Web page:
Sunday, March 14, 2010

Line it up and run it

Three minutes into the second half on a sunny late-September afternoon in 1995 at Notre Dame Stadium, University of Texas sophomore quarterback James Brown approached the ball on his own twenty-two yard line. His Longhorns trailed 13-19 after a first half featuring plenty of offense from both teams. There was plenty more to come. The exciting dual-threat Brown led his team on a seventy-eight yard scoring march to take a 20-19 lead. Texas’ defense answered with a stop to give Brown the ball back and momentum appeared to be shifting toward the ‘Horns. But after moving the ball just inside field goal range a huge sack put Texas in a second-and-seventeen situation stranded in no-man's land. On the next play receiver Justin McClemore dropped a pass that would have gained the yardage back. On third down Brown forced a careless pass toward Mike Adams and was picked off at the Notre Dame twenty-eight yard line. The Irish responded emphatically with a four play, one minute drive to the end zone that started a deluge. Randy Kinder's three-yard scoring run was the first of five Irish touchdowns in the game’s final twenty minutes. Texas managed only one sustained drive in the final period and crashed to a 55-27 defeat.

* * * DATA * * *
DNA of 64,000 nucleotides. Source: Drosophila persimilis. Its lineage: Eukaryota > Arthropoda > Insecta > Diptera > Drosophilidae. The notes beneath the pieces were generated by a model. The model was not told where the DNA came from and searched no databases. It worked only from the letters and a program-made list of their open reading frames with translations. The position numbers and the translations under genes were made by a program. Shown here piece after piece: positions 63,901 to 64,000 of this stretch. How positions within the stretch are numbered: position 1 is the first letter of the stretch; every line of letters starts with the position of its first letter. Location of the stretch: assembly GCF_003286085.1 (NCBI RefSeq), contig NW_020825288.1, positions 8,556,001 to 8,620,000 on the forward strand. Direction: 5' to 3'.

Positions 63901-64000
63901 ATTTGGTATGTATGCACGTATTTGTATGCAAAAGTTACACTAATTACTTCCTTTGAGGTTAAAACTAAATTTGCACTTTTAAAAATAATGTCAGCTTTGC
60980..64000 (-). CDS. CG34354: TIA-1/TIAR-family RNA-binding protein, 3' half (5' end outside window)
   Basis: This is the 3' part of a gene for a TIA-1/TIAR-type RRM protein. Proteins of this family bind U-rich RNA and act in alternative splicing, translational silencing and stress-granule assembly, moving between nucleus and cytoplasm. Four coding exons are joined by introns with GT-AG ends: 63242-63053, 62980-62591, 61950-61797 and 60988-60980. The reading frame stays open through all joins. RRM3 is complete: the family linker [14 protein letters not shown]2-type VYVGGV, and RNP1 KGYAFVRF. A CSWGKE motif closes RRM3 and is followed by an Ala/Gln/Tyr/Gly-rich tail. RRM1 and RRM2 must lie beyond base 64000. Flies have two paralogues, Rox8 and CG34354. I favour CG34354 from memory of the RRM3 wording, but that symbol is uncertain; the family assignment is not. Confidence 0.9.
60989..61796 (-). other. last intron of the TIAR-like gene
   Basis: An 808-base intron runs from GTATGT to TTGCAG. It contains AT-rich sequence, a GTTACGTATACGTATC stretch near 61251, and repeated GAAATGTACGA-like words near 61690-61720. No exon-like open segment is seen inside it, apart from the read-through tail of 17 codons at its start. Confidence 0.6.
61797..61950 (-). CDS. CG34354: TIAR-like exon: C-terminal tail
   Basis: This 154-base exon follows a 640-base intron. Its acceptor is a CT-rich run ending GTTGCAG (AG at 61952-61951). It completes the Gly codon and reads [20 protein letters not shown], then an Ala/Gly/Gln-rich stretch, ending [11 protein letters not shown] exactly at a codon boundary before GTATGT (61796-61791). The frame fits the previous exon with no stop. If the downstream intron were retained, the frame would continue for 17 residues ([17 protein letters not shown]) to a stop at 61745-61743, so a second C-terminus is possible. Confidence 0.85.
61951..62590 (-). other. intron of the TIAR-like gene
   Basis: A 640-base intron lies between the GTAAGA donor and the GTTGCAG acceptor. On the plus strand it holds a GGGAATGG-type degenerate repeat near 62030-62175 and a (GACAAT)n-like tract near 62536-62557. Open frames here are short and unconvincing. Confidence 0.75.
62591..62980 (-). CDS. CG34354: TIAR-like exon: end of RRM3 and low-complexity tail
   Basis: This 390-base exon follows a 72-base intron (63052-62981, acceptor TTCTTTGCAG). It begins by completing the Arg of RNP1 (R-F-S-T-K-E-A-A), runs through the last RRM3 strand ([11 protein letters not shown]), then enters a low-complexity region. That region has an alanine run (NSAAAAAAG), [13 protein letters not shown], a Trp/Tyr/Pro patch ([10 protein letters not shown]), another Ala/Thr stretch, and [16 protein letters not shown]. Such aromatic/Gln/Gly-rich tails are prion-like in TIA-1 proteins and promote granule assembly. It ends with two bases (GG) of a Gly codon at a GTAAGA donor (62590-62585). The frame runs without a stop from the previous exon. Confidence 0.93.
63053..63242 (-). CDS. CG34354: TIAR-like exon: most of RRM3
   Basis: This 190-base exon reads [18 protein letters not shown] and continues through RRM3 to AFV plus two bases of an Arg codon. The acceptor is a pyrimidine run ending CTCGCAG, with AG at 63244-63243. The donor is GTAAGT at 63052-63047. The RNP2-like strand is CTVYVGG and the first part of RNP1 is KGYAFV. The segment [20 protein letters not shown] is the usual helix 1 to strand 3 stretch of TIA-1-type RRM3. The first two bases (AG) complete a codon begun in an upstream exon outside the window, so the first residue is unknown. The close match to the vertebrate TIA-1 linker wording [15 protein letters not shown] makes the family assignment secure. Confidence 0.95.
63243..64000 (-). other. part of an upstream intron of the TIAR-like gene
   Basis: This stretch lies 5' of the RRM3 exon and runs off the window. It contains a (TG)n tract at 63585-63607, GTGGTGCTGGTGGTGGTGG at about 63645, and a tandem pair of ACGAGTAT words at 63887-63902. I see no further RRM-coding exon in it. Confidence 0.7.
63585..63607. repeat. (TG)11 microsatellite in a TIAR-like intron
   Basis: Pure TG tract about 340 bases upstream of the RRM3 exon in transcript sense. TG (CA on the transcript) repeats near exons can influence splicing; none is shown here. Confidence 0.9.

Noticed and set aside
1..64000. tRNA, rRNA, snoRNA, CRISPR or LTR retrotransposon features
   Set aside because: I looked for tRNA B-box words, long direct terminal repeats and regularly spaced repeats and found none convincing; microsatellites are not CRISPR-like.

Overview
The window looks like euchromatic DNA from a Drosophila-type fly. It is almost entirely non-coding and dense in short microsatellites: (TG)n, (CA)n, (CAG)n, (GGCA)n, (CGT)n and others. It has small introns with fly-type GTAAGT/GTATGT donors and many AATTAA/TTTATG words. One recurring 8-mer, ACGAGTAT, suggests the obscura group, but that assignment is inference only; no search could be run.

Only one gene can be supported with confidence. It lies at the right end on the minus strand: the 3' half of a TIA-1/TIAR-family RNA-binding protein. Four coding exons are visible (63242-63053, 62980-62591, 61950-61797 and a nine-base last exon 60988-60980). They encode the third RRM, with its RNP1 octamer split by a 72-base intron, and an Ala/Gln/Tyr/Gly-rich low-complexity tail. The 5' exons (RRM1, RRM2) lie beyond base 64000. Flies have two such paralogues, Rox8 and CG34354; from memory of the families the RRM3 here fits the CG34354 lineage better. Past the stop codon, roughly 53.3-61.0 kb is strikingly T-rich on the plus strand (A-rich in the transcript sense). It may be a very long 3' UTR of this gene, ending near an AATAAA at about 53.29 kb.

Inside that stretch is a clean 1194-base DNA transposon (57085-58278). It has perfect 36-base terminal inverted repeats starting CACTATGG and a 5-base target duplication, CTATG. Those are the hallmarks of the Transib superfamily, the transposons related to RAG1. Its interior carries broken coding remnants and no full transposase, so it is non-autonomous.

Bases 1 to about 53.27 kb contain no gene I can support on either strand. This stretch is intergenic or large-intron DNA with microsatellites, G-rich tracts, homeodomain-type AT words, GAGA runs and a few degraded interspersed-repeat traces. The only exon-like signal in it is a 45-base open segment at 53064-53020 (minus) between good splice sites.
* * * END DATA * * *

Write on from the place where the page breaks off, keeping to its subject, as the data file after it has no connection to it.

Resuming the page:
Explanations for the Texas loss were plentiful. The nation’s seventieth ranked rushing defense entered the game with its leader, defensive end Tony Brakens, suffering a fractured tibia and listed as a definite non-starter. In the event Texas head coach John Mackovic decided that with only a fifth-year senior who had never forced his way into the starting line-up to call on as backup, Brakens would have to play. Brakens ended the day with three quarterback hurries, equalling the total contributed by the rest of the defense. A unit that relied so heavily on contributions from walking-wounded could hardly be expected to contain a running back in Kindler who entered the game averaging 7.2 yards a carry. Kindler went on to finish the season with 809 yards. His fellow running back Autry Denson added 695, and fullback Marc Edwards contributed 717. This imposing three-man rushing rotation followed the lead of highly touted signal caller Ron Powlus, whose eventual season totals of 1,853 yards and twelve scores on a